The [Tuesday] Papers
"Turner Field has one of the largest high-definition video displays in the world, measuring nearly 80 feet high, but umpire Marvin Hudson never looked at it," Carrie Muskat reports at MLB.com.
"It was the sixth inning Monday when the Cubs needed Hudson to take a peek. They had closed to 8-5 against the Atlanta Braves thanks to Aramis Ramirez's two-run homer in the third. He singled to open the sixth and Marlon Byrd then lofted a ball to deep left-center. Atlanta's Nate McLouth made what looked like a diving catch to Hudson. But it wasn't."
No, it wasn't.
"Replays clearly showed McLouth did drop the ball, which is what Ramirez saw and why he advanced to second base. Byrd thought McLouth caught it. Ramirez was doubled off 8-6-3, and instead of having runners at first and second, the Cubs had two outs in the sixth."
Now, if we lived in the world we so often pretend to live in, McLouth would have simply told the truth to the nearest umpire. After all, don't those involved in athletics go on and on about how playing sports is character-building?
And aren't we taught that cheating - and lying - is wrong?
Is it so absurd to think that players whose grotesque salaries come derive in part from their status - wanted or not - as role models should act honorably?
Just tell the truth. Pols, athletes, corporate executives, people with power and wealth and fame - just tell the truth. It's not so hard.
* * *
"It was vivid, right in front of the replay," Piniella said. "I told the umpire, 'Just look at the replay and you'll get the correct call.'"
Of course, umpires aren't allowed to make calls based on stadium video screens. Seems absurd - everyone but the decision-makers can look at the evidence - but there you go.
* * *
"I like the human element," new Cub Marlon Byrd said, even though the human element of bad calls went against his team this time.
Apparently the human element includes a baseball code not of honor, but of doing anything it takes to win as long as you don't get caught - just like in any other sport.
That's what we really teach our kids.
* * *
"But Hudson, the second-base umpire, didn't look, and after conferring with the rest of the crew, upheld the double-play call."
And as Piniella pointed out after the game, that call wasn't why the Cubs got crushed 16-5, though their momentum was certainly killed.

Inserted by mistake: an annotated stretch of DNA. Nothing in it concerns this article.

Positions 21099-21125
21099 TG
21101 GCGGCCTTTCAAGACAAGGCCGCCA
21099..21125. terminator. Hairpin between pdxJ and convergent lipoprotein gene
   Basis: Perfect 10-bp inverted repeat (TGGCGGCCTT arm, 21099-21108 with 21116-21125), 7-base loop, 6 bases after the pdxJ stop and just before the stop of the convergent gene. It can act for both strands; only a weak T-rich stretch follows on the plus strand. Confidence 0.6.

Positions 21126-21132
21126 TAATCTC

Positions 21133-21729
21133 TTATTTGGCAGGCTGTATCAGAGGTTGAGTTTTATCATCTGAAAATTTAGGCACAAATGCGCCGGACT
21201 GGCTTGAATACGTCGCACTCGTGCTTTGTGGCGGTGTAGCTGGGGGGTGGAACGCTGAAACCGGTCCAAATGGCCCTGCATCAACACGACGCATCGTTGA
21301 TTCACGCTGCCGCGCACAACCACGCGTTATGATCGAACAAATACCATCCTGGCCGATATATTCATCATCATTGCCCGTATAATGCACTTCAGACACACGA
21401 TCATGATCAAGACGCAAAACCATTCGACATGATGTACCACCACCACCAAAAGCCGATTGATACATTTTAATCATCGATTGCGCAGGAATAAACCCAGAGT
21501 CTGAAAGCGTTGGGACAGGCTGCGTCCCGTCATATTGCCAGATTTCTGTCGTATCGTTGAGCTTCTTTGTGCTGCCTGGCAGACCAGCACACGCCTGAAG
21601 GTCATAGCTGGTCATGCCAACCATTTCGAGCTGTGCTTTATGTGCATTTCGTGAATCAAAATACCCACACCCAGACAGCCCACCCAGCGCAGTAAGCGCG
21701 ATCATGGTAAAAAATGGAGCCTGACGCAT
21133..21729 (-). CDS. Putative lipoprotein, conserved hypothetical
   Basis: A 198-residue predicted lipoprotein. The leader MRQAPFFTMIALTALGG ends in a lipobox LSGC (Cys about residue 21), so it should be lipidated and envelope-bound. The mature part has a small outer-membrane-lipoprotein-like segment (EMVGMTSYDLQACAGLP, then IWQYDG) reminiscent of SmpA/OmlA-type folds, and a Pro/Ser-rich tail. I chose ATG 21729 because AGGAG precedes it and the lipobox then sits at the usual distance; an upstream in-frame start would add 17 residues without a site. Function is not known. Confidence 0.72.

But that doesn't make Len Kasper's whiny assertion late in the game about what-might-have-been any less embarrassing.
Had the umpire made the right call, Kasper said, the Cubs' next batter was momentum personified, "in the form of home-run hitter Alfonso Soriano."
Kasper could have just as easily said the Cubs might not have scored anyway because the next batter was "in the form of .248 hitter Alfonso Soriano," who went 0-for-4 on the day.
* * *
Baseball does teach us lessons. Sometimes the wrong ones. I guess you could say it tells us a lot about ourselves, though.
"The hotel's buyer, developer Steve Horve, confirmed that appraisal valued the property at $11.2 million - making his $6.5 million bid a true bargain.
"'I think if this thing was bid again [in a couple years], it's very, very unlikely I would have gotten it,' said Horve, who estimated that building a comparable hotel would cost $40 million."
Now, Giannoulias says the state shouldn't be running a hotel and getting rid of it quickly was more important than timing the market.
But here's what really hurts:
"Under Giannoulias' control, the hotel posted a net profit of $1.3 million between March 2008 and last January."
* * *
Then again, that's what can happen when you cater to mobsters. The Al Capone Suite did particularly well.
* * *
"I couldn't build a Holiday Inn Express, 62 rooms, for $6.5 million," Horve said.
Not even if you stayed in a Holiday Inn Express last night?
Forrest And Trees
1. Did he really bow out of the Cook County Board president's race to work in the private sector, or did he not have the stomach for it?
2. The Sun-Times editorial on Monday lionizing Claypool asserts that he "served honorably twice as Mayor Daley's chief of staff."
Really? I don't remember an honorable era under Daley. If Claypool was really honorable - and really a reformer - he would come clean and spill. Surely he knows where many of Daley's bodies are buried.
I suppose that would be true if those stories were about the gentrified fan base, but they're not. They're about the Cubs so-called culture of loserdom, which is really about decades of inept management that keeps feeding on itself. And it hasn't changed yet, the Ricketts' notwithstanding.
"Caterpillar's complaint led to dozens of headlines, but a closer look at the impact of the new law indicates it is not quite the budget buster that the company's human resources executive, Gregory Folley, implied in his missive," Greising reports.
Crain's also pushes back.
* Cook County offers tax tips.
The Beachwood Tip Line: Poetic.
Posted on April 6, 2010
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